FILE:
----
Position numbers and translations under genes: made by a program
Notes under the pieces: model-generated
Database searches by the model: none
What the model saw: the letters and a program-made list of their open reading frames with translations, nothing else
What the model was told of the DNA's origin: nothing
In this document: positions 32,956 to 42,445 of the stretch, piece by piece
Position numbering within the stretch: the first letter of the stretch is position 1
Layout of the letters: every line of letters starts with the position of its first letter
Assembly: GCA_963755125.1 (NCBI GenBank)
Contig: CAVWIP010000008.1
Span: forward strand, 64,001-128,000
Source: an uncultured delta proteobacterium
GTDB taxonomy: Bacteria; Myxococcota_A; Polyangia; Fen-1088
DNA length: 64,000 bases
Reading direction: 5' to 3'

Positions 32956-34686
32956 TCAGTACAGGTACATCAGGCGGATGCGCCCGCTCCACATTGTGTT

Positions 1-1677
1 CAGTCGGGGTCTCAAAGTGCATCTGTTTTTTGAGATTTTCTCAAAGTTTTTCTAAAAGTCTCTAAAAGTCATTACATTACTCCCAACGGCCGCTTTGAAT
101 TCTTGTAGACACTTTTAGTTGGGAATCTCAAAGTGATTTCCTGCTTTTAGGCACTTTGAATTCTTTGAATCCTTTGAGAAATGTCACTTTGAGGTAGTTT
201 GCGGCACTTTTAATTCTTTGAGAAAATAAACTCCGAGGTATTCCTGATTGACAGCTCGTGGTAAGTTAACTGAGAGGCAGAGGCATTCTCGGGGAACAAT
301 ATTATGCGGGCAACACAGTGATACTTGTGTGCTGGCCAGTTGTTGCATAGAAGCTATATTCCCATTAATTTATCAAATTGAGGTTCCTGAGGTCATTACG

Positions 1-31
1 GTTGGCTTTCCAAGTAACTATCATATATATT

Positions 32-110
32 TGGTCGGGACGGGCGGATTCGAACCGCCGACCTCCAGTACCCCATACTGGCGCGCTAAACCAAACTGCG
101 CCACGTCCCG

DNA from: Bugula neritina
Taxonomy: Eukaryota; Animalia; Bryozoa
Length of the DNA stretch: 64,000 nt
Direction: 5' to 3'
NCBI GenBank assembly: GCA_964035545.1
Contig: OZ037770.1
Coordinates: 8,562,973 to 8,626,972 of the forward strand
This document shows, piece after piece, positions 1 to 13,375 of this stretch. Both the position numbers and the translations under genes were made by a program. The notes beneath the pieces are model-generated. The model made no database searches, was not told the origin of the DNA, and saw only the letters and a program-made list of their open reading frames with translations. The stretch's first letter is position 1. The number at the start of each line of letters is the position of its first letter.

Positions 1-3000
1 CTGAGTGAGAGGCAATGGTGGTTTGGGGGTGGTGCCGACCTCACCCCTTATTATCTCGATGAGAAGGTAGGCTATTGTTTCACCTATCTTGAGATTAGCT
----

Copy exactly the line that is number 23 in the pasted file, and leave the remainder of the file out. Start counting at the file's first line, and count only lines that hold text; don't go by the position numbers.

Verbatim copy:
Positions 1-31